Erin Malone, Principal with Tangible ux, has over 20 years of experience leading design teams and developing social experiences for web and software. Prior to Tangible, she spent 4+ years at Yahoo! leading the Platform User Experience Design team where they were responsible for Community products and platforms, for helping develop the Yahoo! Open Strategy, including its social offerings, building the Yahoo! Design Pattern Library and for providing design expertise to the popular YUI (Yahoo! User Interface Library). Additionally, she led the redesign of the Yahoo! Developer Network, oversaw the redesign of Yahoo!’s registration system, and worked on cross-company initiatives. Before Yahoo!, she was a Design Director at AOL responsible for community applications, Creative Director at AltaVista and chief Information Architect for Zip2. She was the founding editor-in-chief of Boxes and Arrows and author of several articles on interaction design history and design.

She is coauthor the book Designing Social Interfaces with Christian Crumlish for O’Reilly Media.

Photo of Christian Crumlish

Christian Crumlish


Christian Crumlish has been participating in, analyzing, designing, and drawing social interactive spaces online since 1994. These days he is the curator of Yahoo!’s pattern library, a design evangelist with the Yahoo! Developer Network, and a member of Yahoo!’s Design Council. He is a director of the Information Architecture Institute and co-chair of the monthly BayCHI program.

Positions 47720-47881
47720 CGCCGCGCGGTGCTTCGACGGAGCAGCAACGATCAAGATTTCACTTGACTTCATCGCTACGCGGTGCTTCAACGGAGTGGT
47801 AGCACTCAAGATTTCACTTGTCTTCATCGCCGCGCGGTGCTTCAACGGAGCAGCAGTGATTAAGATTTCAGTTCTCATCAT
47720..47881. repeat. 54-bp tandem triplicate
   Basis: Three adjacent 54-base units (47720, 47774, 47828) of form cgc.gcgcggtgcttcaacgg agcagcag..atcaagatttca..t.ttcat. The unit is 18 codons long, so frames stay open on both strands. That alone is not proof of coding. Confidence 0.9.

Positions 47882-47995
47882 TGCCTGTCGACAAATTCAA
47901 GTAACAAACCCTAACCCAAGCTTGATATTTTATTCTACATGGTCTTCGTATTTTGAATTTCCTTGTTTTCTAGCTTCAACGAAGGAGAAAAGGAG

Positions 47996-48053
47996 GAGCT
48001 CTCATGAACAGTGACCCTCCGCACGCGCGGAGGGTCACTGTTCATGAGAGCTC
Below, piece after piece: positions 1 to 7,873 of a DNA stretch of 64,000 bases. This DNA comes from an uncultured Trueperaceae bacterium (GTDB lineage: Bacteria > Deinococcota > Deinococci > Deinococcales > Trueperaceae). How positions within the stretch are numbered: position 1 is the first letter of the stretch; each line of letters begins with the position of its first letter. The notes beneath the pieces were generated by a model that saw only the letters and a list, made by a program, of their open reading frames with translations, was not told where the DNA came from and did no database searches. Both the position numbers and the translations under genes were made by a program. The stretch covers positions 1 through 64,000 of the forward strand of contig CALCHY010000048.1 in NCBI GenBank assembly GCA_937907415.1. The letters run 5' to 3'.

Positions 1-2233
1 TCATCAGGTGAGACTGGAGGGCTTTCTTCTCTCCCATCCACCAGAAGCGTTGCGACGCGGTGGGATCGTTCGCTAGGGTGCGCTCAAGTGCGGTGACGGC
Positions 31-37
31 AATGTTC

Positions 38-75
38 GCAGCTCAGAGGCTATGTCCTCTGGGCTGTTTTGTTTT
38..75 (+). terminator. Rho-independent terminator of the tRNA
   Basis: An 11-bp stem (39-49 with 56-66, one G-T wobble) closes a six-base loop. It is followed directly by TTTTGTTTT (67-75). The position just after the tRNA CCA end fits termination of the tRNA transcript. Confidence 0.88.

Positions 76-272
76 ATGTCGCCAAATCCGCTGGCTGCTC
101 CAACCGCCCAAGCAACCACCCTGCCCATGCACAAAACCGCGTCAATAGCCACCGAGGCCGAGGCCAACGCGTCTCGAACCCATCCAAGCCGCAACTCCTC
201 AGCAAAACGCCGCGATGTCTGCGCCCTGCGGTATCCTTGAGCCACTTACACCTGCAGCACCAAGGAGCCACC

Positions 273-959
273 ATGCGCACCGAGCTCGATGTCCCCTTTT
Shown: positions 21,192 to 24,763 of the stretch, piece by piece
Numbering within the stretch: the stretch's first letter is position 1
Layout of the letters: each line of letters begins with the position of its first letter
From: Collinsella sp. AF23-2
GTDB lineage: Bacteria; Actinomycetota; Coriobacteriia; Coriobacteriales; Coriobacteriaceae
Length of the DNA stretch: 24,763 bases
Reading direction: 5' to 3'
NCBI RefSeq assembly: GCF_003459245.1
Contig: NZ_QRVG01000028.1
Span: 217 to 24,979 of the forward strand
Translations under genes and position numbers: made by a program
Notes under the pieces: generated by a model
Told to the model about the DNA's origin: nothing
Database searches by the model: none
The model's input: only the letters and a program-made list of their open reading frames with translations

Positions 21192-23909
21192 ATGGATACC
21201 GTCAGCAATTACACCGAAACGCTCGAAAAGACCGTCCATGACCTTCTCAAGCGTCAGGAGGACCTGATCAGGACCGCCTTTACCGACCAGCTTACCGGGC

He is the author of the bestselling The Internet for Busy People, and The Power of Many, and co-author most recently of Designing Social Interfaces with Erin Malone. He has spoken about social patterns at BarCamp Block, BayCHI, South by Southwest, the IA Summit, Ignite, Web 2.0 Expo, PLoP, IDEA, and Web Directions. Christian has a bachelor’s degree in philosophy from Princeton.

He lives in Oakland with his wife Briggs, his cat Fraidy, and his electric ukulele, Evangeline.

Comments on this page are now closed.


Picture of Stephen Shelton
Stephen Shelton
05/06/2010 7:58am PDT

Liked the group participation/thought development. Bought the book for my team. Thanks.

Jorge Ochoa-Lions
05/05/2010 7:57am PDT

Very good presentation, with rich usable information. I purchased the book. Very valuable. The exercise made the concepts very real - Brilliant - even if the audience was somewhat reluctant to engage at first.

Picture of Erin Malone
Erin Malone
05/04/2010 12:22pm PDT

Thanks for the feedback. The room definitely had much to be desired in terms of logistics. I used the cards in NY to help facilitate conversations because of the layout and thought it would work in SF too.

You are correct about the preso being one-sided. We had originally intended the preso to be both of us, then I told the Web 2.0 folks it would be just me but they never changed the details.

I hope you were able to catch Christian’s talk this morning.

Picture of Michael Boor
Michael Boor
05/04/2010 10:00am PDT

Great content but the cards/group discussions were a problem because of the room logistics. Also the presentation was a bit one-sided and was interested in hearing something from Christian. Bought the book though since it is a “must-have.”